Advertisement

Sheriff retires after 40 years of service

Published: Nov. 1, 2021 at 10:07 AM CDT
Email This Link
Share on Pinterest
Share on LinkedIn

LINCOLN, Neb. (KOLN) - William Burgess became sheriff in Fillmore County in 1981, and he’s enjoyed serving the public through the years.

Burgess’ last day was Friday, Oct. 29. He’s looking forward to a new chapter in his life in retirement. “I have seven grandchildren, and I plan to spend time with them,” Burgess said. “I have three girls, one is in Oklahoma, and two of my grandsons are there, so my wife and I will travel to see them once in a while.”

Working with people and serving the public is what Burgess likes about the law enforcement career. “I just absolutely love to help people out,” Burgess said. He was not only a sheriff in Fillmore County, but also served as a Sutton police officer, and chief of police in Sutton. He started his career in 1976. In 1980, he came over to Fillmore County as a deputy. “I worked with Sheriff Delaney. He decided to resign, and on Aug. 24, 1981, I was appointed sheriff.”

Burgess says being a law enforcement officer is tougher today. “Nationwide in law enforcement, we’ve been getting a bad wrap,” Burgess said. “That’s filtered down to Nebraska. LB 51 will make it challenging for smaller sheriffs and smaller police chiefs to hire people. LB 51 is about law enforcement reform. It’s going to affect the smaller agencies,” Burgess said.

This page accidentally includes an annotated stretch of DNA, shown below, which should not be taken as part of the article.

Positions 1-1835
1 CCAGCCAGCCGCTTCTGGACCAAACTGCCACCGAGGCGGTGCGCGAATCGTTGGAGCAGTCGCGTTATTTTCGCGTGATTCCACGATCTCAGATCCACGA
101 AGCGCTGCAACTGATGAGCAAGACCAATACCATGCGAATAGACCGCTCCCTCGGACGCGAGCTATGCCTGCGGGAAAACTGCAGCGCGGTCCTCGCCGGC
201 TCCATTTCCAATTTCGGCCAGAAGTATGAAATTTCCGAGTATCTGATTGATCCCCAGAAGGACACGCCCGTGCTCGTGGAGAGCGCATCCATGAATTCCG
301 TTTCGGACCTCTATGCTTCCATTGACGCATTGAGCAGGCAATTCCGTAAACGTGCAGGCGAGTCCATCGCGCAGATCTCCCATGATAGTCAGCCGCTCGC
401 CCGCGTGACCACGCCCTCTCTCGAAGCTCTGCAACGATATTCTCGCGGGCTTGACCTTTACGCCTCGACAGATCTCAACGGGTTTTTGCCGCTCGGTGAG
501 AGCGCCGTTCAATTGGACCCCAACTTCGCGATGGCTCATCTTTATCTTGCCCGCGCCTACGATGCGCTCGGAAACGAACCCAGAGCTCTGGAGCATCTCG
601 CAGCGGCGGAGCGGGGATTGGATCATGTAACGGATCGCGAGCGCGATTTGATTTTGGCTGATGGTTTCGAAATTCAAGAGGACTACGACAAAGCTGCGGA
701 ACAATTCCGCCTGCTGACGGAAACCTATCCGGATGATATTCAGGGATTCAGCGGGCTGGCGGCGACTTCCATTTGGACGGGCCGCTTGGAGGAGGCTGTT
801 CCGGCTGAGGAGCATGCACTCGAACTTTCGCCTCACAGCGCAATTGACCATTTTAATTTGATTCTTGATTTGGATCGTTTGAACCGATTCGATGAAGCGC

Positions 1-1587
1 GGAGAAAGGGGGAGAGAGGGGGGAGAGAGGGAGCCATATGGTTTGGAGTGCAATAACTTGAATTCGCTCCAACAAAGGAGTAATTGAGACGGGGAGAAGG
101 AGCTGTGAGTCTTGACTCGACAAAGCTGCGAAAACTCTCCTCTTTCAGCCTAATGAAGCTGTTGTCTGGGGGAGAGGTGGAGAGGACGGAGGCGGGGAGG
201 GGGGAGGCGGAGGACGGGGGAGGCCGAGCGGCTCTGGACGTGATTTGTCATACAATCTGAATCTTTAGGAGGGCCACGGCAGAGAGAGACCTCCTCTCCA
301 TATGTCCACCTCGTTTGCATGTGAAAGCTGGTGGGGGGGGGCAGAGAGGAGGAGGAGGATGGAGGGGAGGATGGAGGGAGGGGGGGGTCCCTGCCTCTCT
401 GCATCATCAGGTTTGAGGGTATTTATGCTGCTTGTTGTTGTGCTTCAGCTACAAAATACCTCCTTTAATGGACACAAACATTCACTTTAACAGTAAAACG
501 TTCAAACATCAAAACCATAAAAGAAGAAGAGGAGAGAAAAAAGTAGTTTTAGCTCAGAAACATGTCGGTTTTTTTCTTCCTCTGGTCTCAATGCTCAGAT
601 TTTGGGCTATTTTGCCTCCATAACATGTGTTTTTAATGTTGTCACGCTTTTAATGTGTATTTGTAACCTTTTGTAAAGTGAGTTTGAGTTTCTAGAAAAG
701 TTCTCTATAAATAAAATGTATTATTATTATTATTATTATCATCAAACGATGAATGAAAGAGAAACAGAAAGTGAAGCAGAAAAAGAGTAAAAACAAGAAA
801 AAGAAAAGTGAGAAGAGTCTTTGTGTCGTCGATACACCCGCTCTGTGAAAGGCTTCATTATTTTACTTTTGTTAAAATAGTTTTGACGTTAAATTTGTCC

Some of the big events Burgess remembers are the homicides he’s worked on. He also recalls responding to natural disasters such as tornadoes. There are many achievements he’s proud of. “I served on the Community Corrections Council, Burgess said. “Governor Mike Johanns appointed me there. I was involved in some legislative bills, and I served with MOCIC, which is Mid States Organized Crime Information Center. I served on that executive board for 12 years.”

Burgess has a message for those considering law enforcement as a career. “I would say it’s a good profession to go into,” Burgess said. “Times change. But the key is to treat people the way you’d want to be treated.”

Copyright 2021 KOLN. All rights reserved.